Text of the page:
Anyone visiting a weekend open house knows that most for-sale properties today have been “staged” to show them at their best and most appealing. Some would-be home sellers have wondered whether it might be better to go one step beyond staging and do a remodel of their home to increase its value. After all, who’s not impressed by a brand new, state-of-the-art kitchen and bathroom?

The remodeling industry chalked up sales of more than $340 billion in 2017—a 7.5% increase from the previous year. Are these homeowners onto some financial secret? Can remodeling increase the value of a home?

The simple answer is yes—but it is unlikely that spending money on a major remodel will translate into a high enough sales price to justify the expense. According to a recent survey completed by Harvard University’s Joint Center for Housing Studies, the average recovery of remodeling costs is 56%. This means that spending $20,000 to update an older kitchen to a shiny new on will increase the value of the home by only about $11,200.

There are some improvements that may offer better numbers. Replacing and modernizing structural items, such as garage doors and windows, can give a return of 75% of their cost. Interior projects tend to have less favorable returns: adding a master suite, for example, may increase the value by 56.6% of its cost—and this represents a 14.7% drop from the previous year. Major kitchen upgrades return about 56%, down 10.9% from last year.

Reining in the cost and extent of remodels can provide better returns. A minor kitchen update can return up to 81% of its cost. Bathroom tune-ups are much the same. Buyers respond favorably to appliances and fixtures that are functional and new.

Many homeowners, aware of rising interest rates and prices, are turning to remodeling to avoid a move, choosing to spend money to make their homes more livable and attractive over a longer period, not so much for resale value.

If you are contemplating a remodel, you should decide whether you are hoping to increase the value of your home for resale in the immediate future, or whether you simply want to make your property more livable over a longer period. If you are planning to sell, you should think twice about spending the money, since you’ll only get a portion of it back in the form of a higher sales price.

 

Source: TBWS

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There are always people who seem to find scamming consumers to be a worthwhile career choice. This time, the miscreant is Michael Davenport, former bass player for pop-punk band, The Ataris. Davenport and his alleged co-conspirator, Cynthia Rawlinson, operated a telemarketing boiler room in Santa Barbara. According to the indictment, they collected more than $27 million dollars from unwary consumers over a seven-year period.

The scam was a common one: they placed ads on Craigslist offering houses for sale or rent at “favorable prices.” Hopeful consumers would pay $199 to be able to view the listings. Once the victim paid the fee, they would discover that many of the addresses did not exist.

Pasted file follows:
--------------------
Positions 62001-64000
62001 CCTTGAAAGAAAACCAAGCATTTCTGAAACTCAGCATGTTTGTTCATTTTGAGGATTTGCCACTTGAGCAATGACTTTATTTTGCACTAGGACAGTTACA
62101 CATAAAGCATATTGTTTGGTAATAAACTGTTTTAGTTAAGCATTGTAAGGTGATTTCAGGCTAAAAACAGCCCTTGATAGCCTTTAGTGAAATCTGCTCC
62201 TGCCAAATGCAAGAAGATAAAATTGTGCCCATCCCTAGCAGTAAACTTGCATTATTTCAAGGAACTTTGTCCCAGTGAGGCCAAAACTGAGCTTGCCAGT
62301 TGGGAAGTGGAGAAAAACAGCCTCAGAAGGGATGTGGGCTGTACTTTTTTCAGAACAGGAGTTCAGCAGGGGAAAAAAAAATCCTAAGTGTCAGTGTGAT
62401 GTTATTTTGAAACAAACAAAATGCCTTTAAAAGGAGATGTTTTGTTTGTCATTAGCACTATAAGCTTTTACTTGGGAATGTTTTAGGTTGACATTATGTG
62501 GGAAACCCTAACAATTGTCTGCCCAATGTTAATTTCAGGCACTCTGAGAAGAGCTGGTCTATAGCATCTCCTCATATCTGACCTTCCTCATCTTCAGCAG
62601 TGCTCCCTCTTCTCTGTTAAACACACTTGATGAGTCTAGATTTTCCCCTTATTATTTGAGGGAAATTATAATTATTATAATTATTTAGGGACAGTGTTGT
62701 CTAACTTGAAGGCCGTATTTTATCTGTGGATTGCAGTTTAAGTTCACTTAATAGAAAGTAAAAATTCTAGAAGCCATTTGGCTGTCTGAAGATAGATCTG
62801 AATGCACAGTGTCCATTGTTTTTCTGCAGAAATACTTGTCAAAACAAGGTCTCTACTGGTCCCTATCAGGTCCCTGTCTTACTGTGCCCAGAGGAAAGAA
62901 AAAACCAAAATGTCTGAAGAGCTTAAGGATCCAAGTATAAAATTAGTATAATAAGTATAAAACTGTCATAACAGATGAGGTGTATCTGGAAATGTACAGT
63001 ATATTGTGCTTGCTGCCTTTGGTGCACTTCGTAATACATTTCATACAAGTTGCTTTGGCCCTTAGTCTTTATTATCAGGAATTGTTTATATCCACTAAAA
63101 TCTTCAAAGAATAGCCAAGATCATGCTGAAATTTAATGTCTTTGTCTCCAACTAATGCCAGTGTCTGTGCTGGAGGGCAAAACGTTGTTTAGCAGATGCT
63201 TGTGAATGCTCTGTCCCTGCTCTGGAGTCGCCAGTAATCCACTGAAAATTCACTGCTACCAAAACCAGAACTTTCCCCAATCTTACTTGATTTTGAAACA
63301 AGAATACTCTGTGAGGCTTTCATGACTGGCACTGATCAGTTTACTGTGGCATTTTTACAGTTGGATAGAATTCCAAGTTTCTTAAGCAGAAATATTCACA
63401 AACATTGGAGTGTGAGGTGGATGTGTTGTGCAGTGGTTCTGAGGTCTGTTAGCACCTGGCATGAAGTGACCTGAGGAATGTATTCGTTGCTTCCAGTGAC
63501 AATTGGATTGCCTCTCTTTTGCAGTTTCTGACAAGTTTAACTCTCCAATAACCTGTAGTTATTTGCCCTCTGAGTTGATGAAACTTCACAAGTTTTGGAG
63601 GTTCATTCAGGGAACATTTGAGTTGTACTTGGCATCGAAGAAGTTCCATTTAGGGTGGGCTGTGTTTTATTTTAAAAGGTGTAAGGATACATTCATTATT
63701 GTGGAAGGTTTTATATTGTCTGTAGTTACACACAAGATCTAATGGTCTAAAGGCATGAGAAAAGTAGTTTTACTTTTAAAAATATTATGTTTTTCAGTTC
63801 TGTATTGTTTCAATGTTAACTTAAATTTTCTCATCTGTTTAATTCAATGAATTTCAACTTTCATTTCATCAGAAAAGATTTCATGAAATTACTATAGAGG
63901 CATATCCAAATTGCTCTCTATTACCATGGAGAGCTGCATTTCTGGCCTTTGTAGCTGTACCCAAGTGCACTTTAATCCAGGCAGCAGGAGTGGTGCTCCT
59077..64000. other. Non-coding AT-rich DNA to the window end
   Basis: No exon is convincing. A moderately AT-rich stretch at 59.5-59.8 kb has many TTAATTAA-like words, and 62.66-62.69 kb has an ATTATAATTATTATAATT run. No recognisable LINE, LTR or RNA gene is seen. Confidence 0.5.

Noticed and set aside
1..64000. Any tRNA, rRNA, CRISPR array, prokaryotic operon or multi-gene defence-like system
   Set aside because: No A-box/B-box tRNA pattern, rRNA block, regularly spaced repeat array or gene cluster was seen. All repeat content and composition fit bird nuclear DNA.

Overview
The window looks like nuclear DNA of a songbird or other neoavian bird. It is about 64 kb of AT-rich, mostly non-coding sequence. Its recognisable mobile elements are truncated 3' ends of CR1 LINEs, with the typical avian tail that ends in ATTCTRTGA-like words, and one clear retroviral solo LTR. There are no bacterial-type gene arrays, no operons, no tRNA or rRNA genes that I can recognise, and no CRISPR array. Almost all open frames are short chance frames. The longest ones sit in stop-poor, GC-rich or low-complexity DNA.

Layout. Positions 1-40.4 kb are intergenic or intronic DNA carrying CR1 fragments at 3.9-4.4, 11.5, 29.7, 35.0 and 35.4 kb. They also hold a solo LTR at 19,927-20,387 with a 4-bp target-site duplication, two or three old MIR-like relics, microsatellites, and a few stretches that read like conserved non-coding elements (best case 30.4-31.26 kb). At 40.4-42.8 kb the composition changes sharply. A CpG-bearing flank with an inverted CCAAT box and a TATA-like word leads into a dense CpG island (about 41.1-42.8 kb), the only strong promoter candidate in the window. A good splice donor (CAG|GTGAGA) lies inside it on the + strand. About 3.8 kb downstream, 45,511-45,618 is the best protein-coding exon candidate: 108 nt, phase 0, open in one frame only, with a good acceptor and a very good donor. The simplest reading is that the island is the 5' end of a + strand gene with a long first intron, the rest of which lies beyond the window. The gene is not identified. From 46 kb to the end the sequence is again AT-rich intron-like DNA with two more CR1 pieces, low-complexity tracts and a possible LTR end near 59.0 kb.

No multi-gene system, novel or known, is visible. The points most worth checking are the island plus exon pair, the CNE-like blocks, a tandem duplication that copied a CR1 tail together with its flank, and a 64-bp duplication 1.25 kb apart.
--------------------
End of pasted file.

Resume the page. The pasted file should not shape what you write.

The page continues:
Davenport and Rawlinson allegedly collected money from more than 100,000 people in all 50 states until their office was raided by FBI agents in October 2016. The indictment seeks forfeiture of $853,000 that was in a merchant processing account at the time of the raid, along with $104,000 in cash seized later fr0m Davenport at a Little Rock, Arkansas airport, where Davenport was arrested in December. If the two are convicted, they could face up to 30 years in prison.

This rental scam is not significantly different from the others. They all prey on the most vulnerable people who are facing ever-rising rents and prices. The best defense against scams like this one is simple: never pay a fee or subscription to see properties that seem too good to be true, and always verify that an owner’s representative is who they say they are. Scams like this one are always conducted by people hiding behind email addresses and mail drops, so the victims never meet the criminals trying to relieve them of their hard-earned money. Legitimate rental agents will always meet prospective tenants at the property and provide access.

Don’t be taken in by offers that appear to be too good to be true; there is always a catch.

 

Source: TBWS

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Buy Real Estate with Bitcoins? In Dubai, you can.

British entrepreneurs and real estate developers Michelle Mone and Doug Barrowman have begun offering units in their 2.4 million square foot buildings in Dubai…for Bitcoins. A studio apartment will go initially for the low, low promotional price of 30 BTC, while the more spacious 1-bedroom units will bring 50 BTC. The prices of the 150 units offered for Bitcoin payment are tied to the US Dollar, so they will fluctuate as the Bitcoin moves. The studio apartment was initially offered at $133,918—but that was when 1 BTC was trading at its high of $4,600.

At today’s prices, 1 Bitcoin is worth $3,850. No, wait: it’s $3,854. Hold on…it’s almost $4,000. Now it’s back to $3,850. It reached a high of $4,683 in August 2017. Bitcoin is somewhat volatile; you might say—this time last year, you could buy 1 BTC for about $600. Interested readers can find the history of Bitcoin prices online.

For anyone not quite familiar with the term, Bitcoin (BTC) is a form of “cryptocurrency.” It first appeared in 2009, introduced by an anonymous person using the name, “Satoshi Nakamoto.” No one knows for sure who this person is.

Part of the appeal for many is that transactions conducted in BTC are completely anonymous; the parties are identified using a unique, encrypted digital “key, ” and the transactions occur online. The anonymity of BTC transactions causes a certain amount of anxiety to security experts around the world. Some might consider it to be the equivalent of numbered Swiss bank accounts.